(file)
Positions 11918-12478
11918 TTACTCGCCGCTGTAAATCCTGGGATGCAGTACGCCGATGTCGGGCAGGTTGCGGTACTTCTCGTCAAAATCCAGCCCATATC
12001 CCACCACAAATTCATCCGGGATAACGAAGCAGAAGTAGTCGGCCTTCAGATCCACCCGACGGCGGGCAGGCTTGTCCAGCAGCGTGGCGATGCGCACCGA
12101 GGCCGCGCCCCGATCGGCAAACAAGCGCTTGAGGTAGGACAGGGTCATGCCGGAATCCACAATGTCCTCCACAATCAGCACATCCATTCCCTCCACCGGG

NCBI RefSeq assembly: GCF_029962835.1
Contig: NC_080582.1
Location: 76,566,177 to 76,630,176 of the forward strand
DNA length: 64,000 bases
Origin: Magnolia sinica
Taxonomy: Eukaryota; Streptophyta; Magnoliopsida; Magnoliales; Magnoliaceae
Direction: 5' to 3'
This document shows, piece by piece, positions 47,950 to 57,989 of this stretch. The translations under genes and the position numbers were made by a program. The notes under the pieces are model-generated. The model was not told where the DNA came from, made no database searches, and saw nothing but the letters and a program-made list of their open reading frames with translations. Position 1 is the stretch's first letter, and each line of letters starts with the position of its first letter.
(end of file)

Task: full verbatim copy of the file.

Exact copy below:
Positions 11918-12478
11918 TTACTCGCCGCTGTAAATCCTGGGATGCAGTACGCCGATGTCGGGCAGGTTGCGGTACTTCTCGTCAAAATCCAGCCCATATC
12001 CCACCACAAATTCATCCGGGATAACGAAGCAGAAGTAGTCGGCCTTCAGATCCACCCGACGGCGGGCAGGCTTGTCCAGCAGCGTGGCGATGCGCACCGA
12101 GGCCGCGCCCCGATCGGCAAACAAGCGCTTGAGGTAGGACAGGGTCATGCCGGAATCCACAATGTCCTCCACAATCAGCACATCCATTCCCTCCACCGGG

NCBI RefSeq assembly: GCF_029962835.1
Contig: NC_080582.1
Location: 76,566,177 to 76,630,176 of the forward strand
DNA length: 64,000 bases
Origin: Magnolia sinica
Taxonomy: Eukaryota; Streptophyta; Magnoliopsida; Magnoliales; Magnoliaceae
Direction: 5' to 3'
This document shows, piece by piece, positions 47,950 to 57,989 of this stretch. The translations under genes and the position numbers were made by a program. The notes under the pieces are model-generated. The model was not told where the DNA came from, made no database searches, and saw nothing but the letters and a program-made list of their open reading frames with translations. Position 1 is the stretch's first letter, and each line of letters starts with the position of its first letter.